In the end I resorted to trying to herd him which was also pretty difficult – again, it was a large field and there was only one of me.  Eventually though, he allowed himself to be moved up to the farmyard where we could corner him and my Dad could grab hold of his fly mask.  I got out of there as quickly as I could!


Galahad had looked very beautiful in all that long grass but it is definitely not an experience I want to repeat!

Having a Holiday

I am just back from spending a few days on a choir trip to Normandy where I had a fantastic time.


This was the horse drawn shuttle bus for Mont-Saint-Michel.  I didn’t get to have a ride but it was good to see that it was there.

Obviously, I couldn’t take the ponies so my sister was looking after them for me.  At one point though, somebody left a gate open and Cookster got into the garden.


Naturally, Galahad is far too well behaved to do something like that – he was there to show where they were meant to be!


Shepherd Pony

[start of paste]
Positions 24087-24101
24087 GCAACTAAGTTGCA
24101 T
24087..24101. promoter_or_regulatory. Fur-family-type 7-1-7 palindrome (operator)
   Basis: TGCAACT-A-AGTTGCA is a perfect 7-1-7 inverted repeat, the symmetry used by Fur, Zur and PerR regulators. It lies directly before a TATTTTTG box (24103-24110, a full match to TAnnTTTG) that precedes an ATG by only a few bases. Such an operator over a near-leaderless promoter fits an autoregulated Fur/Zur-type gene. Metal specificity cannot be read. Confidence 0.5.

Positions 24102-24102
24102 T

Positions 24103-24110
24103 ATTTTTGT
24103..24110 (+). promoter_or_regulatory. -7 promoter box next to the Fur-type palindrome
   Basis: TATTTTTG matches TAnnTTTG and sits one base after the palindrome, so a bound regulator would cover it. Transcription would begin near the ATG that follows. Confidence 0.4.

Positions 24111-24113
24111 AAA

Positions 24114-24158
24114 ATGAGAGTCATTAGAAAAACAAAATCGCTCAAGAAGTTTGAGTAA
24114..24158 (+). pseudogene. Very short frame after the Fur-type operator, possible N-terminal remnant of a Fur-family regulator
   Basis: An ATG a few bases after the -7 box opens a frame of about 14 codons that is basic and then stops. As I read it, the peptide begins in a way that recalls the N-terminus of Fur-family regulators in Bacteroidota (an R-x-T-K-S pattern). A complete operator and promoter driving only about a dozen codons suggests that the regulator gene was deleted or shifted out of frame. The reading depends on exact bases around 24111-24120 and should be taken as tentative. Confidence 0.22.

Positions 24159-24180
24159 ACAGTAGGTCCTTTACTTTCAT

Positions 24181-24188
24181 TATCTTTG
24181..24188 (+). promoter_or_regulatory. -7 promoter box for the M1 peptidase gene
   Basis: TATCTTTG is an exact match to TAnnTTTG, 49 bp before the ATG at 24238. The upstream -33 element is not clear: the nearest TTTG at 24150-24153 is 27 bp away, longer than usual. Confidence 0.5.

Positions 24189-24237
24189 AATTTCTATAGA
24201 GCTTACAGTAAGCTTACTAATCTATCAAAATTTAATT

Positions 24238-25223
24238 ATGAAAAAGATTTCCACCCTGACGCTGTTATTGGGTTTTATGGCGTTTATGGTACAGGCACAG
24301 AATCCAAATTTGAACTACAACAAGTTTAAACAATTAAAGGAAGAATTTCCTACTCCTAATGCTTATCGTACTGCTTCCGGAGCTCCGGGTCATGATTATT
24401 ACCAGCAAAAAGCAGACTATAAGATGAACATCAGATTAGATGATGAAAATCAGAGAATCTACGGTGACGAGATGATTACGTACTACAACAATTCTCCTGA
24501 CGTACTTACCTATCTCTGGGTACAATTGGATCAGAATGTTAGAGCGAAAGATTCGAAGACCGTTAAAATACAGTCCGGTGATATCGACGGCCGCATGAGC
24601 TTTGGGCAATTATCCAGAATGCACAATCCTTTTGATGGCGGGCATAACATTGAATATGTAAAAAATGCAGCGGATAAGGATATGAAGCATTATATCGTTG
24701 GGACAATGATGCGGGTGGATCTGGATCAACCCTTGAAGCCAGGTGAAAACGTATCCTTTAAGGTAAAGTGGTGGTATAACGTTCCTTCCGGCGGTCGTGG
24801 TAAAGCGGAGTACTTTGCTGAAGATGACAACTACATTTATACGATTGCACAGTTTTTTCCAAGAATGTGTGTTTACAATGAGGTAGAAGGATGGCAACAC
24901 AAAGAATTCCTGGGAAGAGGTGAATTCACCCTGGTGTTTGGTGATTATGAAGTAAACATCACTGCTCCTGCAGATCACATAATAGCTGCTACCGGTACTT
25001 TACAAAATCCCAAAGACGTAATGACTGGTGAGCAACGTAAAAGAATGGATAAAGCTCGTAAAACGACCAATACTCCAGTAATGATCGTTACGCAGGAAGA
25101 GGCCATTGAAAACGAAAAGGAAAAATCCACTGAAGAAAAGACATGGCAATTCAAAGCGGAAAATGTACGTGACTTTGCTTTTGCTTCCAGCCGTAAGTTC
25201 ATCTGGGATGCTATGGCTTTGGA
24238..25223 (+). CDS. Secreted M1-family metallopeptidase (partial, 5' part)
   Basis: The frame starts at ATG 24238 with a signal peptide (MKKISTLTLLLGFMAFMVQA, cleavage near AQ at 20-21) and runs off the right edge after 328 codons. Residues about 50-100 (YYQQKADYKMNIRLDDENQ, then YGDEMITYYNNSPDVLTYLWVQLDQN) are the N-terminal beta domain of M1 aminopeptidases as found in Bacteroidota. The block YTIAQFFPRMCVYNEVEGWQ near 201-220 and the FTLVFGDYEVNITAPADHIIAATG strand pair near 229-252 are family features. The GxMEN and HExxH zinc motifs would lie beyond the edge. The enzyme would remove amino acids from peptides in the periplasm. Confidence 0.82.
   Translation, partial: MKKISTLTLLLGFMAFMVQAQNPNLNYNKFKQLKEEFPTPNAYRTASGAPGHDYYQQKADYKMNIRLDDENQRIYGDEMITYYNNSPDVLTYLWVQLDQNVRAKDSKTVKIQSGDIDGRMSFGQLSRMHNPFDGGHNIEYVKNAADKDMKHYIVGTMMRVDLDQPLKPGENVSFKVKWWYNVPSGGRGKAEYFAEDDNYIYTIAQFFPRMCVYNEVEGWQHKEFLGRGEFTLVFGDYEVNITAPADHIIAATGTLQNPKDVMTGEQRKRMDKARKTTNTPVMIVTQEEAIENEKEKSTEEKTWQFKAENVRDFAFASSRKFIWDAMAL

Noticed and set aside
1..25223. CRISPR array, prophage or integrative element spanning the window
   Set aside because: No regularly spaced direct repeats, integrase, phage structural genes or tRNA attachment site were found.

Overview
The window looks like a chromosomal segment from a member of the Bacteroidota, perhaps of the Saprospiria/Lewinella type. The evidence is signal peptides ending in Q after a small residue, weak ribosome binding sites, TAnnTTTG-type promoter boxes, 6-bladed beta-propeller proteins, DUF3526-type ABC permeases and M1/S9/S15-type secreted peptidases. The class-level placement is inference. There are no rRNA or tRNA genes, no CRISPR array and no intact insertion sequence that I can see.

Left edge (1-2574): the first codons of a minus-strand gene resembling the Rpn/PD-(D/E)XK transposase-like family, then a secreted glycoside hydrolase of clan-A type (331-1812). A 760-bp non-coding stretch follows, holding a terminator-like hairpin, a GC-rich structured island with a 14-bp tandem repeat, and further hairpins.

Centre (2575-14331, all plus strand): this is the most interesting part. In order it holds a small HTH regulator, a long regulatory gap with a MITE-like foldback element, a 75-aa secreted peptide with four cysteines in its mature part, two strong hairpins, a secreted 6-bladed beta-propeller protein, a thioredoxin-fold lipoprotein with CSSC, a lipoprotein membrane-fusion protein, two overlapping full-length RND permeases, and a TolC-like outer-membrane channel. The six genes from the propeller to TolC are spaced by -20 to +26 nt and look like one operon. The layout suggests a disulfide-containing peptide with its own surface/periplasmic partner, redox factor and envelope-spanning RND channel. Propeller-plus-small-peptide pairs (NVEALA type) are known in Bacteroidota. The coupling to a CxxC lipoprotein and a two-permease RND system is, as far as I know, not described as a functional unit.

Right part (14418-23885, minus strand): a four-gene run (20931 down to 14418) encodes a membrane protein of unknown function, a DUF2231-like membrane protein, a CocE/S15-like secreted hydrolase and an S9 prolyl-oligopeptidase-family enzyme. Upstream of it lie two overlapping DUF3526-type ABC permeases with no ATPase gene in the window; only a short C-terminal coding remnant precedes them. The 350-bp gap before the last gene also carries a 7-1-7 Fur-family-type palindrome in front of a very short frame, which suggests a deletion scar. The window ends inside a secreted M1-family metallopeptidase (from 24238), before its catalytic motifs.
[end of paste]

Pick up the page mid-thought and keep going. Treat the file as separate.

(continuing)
We had a very exciting ride yesterday  – we were halfway up the hill when a lamb appeared in front of us.  Then there was another one and soon the ewe materialised as well.


We obviously wanted to get them off the road and back into the field.  Unfortunately,  they took one look and ran away from us – and the gate.  I left  my sister and the ponies guarding the gate and set off in pursuit,  wondering how I was going to pass the sheep to turn them back.


Luckily they darted off to the side and it looked like they had found the spot where they escaped.  They popped back over the bank and into the field.  It may have been the wrong field but at least they were safe and off the road.  It was a very satisfying job done.